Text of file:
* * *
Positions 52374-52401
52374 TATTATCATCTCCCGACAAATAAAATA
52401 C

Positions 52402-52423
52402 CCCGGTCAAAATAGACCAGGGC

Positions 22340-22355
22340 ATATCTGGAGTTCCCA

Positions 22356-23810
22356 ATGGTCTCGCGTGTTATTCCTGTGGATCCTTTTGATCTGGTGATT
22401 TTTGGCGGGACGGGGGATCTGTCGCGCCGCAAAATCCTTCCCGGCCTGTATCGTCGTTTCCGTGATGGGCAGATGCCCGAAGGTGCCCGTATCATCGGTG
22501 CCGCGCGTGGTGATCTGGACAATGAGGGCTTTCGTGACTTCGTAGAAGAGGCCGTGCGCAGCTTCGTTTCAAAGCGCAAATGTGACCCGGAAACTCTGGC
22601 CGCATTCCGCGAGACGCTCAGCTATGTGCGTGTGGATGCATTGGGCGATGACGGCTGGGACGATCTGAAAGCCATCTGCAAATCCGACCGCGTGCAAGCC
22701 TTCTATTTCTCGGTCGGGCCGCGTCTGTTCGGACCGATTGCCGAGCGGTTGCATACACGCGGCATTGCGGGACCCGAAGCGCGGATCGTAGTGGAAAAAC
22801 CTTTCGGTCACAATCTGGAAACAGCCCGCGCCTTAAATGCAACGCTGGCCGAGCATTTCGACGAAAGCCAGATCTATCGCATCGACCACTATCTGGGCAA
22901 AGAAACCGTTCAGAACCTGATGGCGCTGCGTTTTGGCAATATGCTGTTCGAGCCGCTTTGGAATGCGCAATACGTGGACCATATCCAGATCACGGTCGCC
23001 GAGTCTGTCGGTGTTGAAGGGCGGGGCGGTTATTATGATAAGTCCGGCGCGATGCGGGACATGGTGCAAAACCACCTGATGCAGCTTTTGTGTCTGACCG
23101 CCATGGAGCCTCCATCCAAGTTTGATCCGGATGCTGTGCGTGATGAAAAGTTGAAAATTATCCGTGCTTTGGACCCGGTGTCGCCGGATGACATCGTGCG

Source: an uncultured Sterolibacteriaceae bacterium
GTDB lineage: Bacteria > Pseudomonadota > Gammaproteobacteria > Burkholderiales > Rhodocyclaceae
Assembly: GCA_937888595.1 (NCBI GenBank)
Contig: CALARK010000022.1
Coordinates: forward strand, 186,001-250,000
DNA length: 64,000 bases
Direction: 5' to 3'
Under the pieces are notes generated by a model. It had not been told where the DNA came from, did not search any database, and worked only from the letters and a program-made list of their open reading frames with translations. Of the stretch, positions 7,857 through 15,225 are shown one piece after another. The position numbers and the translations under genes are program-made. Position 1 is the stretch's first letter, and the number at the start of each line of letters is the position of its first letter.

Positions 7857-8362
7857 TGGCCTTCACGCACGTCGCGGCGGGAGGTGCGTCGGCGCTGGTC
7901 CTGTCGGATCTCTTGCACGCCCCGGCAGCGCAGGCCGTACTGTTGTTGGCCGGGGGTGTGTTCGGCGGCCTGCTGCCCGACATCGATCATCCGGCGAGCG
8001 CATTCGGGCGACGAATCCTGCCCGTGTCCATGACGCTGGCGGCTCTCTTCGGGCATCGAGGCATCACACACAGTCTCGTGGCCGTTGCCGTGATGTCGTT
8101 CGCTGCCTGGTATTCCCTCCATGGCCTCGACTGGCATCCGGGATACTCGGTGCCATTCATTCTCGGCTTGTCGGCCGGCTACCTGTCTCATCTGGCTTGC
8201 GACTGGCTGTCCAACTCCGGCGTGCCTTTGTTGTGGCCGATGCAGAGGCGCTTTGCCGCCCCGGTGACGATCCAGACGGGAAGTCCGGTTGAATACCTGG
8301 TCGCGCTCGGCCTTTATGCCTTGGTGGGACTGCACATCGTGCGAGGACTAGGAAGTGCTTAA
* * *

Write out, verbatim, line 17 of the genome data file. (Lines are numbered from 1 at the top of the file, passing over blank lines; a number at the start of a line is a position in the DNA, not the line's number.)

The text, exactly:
23101 CCATGGAGCCTCCATCCAAGTTTGATCCGGATGCTGTGCGTGATGAAAAGTTGAAAATTATCCGTGCTTTGGACCCGGTGTCGCCGGATGACATCGTGCG